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For Practitioners

3 things to read/listen to this week 9/24/18

3 things to read/listen to this week 9/24/18

Two podcasts and a research paper make this week’s list. Eastern Kentucky University has a powerhouse faculty and alumni base who we see flex their muscle a bit this week. The research paper was an interesting angle on medics and ROSC: If a medic works codes regularly, the patient has a greater chance of ROSC

Spinal Motion Restriction

Spinal Motion Restriction

A new position paper on spinal motion restriction (SMR) was issued by the American College of Surgeons (ACS), American College of Emergency Physicians (ACEP) and the National Association of EMS Physicians (NAEMSP). It is another in a series of position papers on the topic and it may be the best yet on the topic. Read our analysis and download useful teaching tools for teaching SMR.

Gallows Humor

Gallows Humor

Every day, we have the chance to be there for one another. Not just in times of crisis. The gallows humor may be the frosting but community in EMS is the cake.

Your Delicate Brain

Your Delicate Brain

It’s hard not to think of an EMS provider NOT having a bit of damaged brain to choose this profession, but the reality is unlike the callouses on our hands we develop from our tough work, our brains do not afford us this protection.

10 Things You Should Know About Trauma Emergencies

10 Things You Should Know About Trauma Emergencies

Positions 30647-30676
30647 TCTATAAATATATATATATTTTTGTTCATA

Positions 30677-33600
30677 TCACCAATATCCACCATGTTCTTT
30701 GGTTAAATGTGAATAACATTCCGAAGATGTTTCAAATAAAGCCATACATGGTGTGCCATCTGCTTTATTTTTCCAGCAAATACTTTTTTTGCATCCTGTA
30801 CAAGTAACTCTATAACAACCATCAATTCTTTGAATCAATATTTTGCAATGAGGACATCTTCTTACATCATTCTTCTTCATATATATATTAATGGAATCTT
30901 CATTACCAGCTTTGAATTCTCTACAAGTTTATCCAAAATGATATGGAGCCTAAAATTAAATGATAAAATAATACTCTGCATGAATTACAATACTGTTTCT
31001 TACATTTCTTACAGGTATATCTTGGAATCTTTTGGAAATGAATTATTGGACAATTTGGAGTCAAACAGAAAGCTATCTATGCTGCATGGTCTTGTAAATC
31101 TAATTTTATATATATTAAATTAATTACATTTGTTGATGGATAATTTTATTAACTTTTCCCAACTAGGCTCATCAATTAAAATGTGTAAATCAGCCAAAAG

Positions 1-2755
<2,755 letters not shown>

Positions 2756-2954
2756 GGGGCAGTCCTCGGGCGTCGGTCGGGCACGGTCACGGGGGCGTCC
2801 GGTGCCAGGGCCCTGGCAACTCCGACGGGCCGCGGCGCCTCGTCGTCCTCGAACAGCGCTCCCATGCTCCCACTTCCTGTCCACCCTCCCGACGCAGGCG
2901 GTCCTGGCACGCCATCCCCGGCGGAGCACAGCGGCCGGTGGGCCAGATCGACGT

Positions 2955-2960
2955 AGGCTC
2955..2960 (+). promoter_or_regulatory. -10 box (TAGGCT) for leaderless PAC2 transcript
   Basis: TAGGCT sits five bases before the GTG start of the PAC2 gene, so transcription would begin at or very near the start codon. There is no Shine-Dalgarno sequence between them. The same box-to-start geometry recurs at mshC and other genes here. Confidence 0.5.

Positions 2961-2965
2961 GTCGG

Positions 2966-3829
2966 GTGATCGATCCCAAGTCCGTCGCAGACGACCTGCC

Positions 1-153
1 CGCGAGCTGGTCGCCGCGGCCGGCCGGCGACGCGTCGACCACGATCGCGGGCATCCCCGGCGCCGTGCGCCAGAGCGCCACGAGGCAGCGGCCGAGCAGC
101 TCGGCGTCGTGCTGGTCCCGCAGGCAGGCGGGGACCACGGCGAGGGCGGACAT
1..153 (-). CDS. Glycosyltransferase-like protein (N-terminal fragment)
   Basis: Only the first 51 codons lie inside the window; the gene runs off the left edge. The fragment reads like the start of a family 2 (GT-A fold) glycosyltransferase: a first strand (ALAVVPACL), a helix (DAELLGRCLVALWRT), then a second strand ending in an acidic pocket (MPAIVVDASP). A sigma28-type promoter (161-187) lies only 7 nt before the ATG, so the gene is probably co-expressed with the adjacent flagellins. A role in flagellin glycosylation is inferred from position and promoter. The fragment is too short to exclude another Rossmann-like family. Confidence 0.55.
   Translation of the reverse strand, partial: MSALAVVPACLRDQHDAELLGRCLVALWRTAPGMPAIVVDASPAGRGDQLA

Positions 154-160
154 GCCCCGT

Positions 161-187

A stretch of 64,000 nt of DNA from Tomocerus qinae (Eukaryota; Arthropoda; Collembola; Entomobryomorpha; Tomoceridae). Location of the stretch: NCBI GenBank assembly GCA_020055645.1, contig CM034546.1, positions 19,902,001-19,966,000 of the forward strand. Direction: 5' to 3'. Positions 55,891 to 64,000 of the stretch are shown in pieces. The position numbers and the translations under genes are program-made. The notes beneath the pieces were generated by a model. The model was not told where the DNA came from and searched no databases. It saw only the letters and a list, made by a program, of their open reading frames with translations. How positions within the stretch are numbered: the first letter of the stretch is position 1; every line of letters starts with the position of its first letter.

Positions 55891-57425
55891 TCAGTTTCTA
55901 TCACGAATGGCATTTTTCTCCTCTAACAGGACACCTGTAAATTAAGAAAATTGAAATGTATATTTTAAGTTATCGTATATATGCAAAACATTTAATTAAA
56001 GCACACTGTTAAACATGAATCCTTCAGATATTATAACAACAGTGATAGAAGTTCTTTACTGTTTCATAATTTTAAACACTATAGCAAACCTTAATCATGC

Like our trauma patients, our thoughts on trauma care seem to go to extremes. We must balance prompt transport with adequate assessment and valuable on-scene care. While the need to transport our patients for surgical intervention is undeniable, the physical and mental toolboxes for determining criticality in trauma assessment have never been greater.

Helping Hands

Helping Hands

One of the greatest things about being an EMS provider is the need to use both your brain and your hands as your tools of the trade. How can you protect yourself and your patient with the proper glove protocol.

Hurtful H’s and Terrible T’s

Hurtful H’s and Terrible T’s

In ACLS and PALS, we learn the H’s and T’s during cardiac events. Interestingly, we can use the H’s and T’s for not just pulseless cardiac arrest, but as one avenue for assessment of the unknowns in a patient without reliable history and information. Here is how six H’s and five T’s can be used in patient assessment.

Emergency Care History: Baptism Kits

Emergency Care History: Baptism Kits

A fun find in the first edition of Grant’s and Murray’s Emergency Care – instructions on how to baptize a still born baby.